Things such as “how much is enough — and what are food sources or value sources for, once you’re past the point where you can support yourself?”
Hoarding such resources is just “an expression of just naked pride,” he says. “And I find that supremely uncomfortable and disgusting, because we don’t curb it in any way, and it always presages the fall.
“That’s one of things that religion pretended to be good at,” adds Askins, a Texas native who grew up in the church, and whose mother ran a puppet ministry that helped inspire “Hand to God.”
“At least you would go in and every week and somebody would say something, even if it wasn’t listened to — about checking your gluttony, checking your avarice. But we don’t even say that anymore. The pulpits are preoccupied with the doctrine of wealth.”
Along those lines, Ashley says that “I do like how in this play, the idea of hoarding your nuts completely resonates with so many different ideas of income equality and resource allocation. This play doesn’t line up cleanly along those lines, but it’s on that subject.”
“The Squirrels” has its origins in a combination of the philosopical and the pastoral. Askins, who’s a student of the satires by the ancient Greek playwright Aristophanes, says one of his pet theories “is that comedy gets to mean more at the end of an empire. Aristophanes happens at the end, Moliere happens at the end.
“When an empire is on the rise or cresting,” on the other hand, “it’s generally (preoccupied with) very sincere things.”
And then, of course, “you can’t go anywhere in Brooklyn (Askins’ adopted home turf) without hearing a squirrel. Now I can’t stop seeing squirrels! So it seems that once the idea occurred, the universe wanted me to write about it.”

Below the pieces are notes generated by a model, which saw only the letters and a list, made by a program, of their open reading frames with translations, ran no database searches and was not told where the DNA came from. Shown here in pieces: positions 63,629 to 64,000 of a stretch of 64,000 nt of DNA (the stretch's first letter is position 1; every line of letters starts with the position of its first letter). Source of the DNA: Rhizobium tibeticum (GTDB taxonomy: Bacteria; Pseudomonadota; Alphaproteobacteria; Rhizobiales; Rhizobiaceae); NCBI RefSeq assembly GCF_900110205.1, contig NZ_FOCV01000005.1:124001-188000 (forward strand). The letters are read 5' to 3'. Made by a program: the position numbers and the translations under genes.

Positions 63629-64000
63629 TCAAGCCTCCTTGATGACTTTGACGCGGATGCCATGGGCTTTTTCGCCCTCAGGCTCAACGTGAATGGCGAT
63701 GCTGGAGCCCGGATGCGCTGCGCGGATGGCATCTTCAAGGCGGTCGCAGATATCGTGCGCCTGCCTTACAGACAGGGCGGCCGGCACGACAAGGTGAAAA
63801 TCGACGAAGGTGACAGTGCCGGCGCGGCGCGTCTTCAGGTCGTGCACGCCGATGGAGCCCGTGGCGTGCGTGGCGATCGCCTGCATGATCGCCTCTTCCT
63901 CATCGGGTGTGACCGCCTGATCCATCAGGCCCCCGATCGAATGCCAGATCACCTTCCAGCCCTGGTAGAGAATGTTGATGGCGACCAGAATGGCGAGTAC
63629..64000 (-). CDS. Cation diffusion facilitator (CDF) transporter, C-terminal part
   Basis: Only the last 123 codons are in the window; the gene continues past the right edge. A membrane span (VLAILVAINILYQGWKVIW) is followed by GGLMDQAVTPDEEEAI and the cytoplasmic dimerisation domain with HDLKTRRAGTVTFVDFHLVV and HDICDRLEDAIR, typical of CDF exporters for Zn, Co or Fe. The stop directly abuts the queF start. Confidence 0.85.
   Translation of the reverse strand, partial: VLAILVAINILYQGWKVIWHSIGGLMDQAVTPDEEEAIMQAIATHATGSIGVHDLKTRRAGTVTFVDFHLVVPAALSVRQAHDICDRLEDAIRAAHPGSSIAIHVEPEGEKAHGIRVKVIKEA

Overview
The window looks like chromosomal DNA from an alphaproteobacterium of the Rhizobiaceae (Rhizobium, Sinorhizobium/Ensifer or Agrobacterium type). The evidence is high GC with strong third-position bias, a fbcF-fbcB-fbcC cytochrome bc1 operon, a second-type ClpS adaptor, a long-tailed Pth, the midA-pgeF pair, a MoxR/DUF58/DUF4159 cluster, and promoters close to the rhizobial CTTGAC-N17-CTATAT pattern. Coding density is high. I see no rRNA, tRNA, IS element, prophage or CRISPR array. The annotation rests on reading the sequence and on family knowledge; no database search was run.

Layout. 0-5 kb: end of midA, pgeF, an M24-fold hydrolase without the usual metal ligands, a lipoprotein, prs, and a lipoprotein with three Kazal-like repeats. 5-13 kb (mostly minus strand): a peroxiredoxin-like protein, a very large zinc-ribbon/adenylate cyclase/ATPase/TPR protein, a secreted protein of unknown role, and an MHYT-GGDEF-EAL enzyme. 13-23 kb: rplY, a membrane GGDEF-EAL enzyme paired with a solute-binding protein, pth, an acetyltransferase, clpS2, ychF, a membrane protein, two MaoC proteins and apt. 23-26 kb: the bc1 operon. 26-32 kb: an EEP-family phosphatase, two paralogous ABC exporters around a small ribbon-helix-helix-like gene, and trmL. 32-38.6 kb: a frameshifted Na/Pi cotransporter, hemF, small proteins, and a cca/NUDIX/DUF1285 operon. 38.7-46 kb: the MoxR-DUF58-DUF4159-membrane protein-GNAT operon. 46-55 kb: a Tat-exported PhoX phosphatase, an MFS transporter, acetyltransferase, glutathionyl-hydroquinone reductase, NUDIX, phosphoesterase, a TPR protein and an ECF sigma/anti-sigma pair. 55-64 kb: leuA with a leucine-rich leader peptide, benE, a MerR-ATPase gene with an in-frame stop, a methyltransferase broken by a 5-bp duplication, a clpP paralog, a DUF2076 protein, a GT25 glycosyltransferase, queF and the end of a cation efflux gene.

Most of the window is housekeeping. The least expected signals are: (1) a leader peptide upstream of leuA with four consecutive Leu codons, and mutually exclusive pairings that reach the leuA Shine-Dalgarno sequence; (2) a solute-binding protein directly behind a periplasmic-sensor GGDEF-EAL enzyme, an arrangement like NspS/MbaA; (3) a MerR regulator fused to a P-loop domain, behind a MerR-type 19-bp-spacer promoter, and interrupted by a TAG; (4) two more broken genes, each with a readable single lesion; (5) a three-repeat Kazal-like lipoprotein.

Ashley says that when the Playhouse first held an in-house reading of “The Squirrels” — well before he and Askins ever met — “it kind of jumped off the page. Everyone said, ‘What is this play?,’ and started making squirrel noises.
“The really amazing and wonderful surprise of working with Rob is he’s got this completely wild and untethered imagination, and such a disciplined rewrite and work process.”
Askins says that in the first burst of writing a new work, “I’m super-excited and thrilled, and I’m holding onto something that’s a bucking bronco.
“But then, of course, the rewrite process is the opposite of that. Now you’re no longer Sid Vicious; now you have to be Bach, right? You have to go in and check on contrapuntal textures, and the rhythm of this mode.”
Comedy is Askins’ go-to mode, but he sounds skeptical of the attempts he sees these days to confront social strife and political posturing.
“Aristophanes is fascinating, because he spends his entire career railing against the political climate of Athens at the time, but he’s ineffective. And I think there’s a really interesting question about the emotional temperature of our comedy.
“We love to claim that things like ‘Saturday Night Live’ or Samantha Bee or ‘The Daily Show’ are a sort of activistm — comedic activism.
“And I think some of the places where this play lives is in a frustration with that. Like, these are noises, these are chatterings we make to bolster our tribalism. And what we probably need is a more active engagement with what’s going on.
“Yes, (the play) is comic. But I think that we who have experienced a garden spot in western civilization have forgotten how aggressive and angry the world is.”
It’s worth noting that Aristophanes wrote three famous satires named for living creatures: “The Birds,” “The Wasps” and “The Frogs.”
The latter, while it doesn’t actually have much to do with frogs, does involve a playwright who saves the world.
Is that kind of what Askins has in mind?
“Yeah — I mean I would love to, if we could figure out how to do that,” he says, poker-faced.
Adds Ashley: “It needs some saving, actually.”
When: Previews begin Tuesday. Opens June 13. 7:30 p.m. Tuesdays-Wednesdays; 8 p.m. Thursdays-Fridays; 2 and 8 p.m. Saturdays; 2 and 7 p.m. Sundays. Through July 8.
Where: La Jolla Playhouse’s Mandell Weiss Forum, 2910 La Jolla Village Drive, Playhouse/UCSD Theatre District.
Tickets: $25 and up
Phone: (858) 550-1010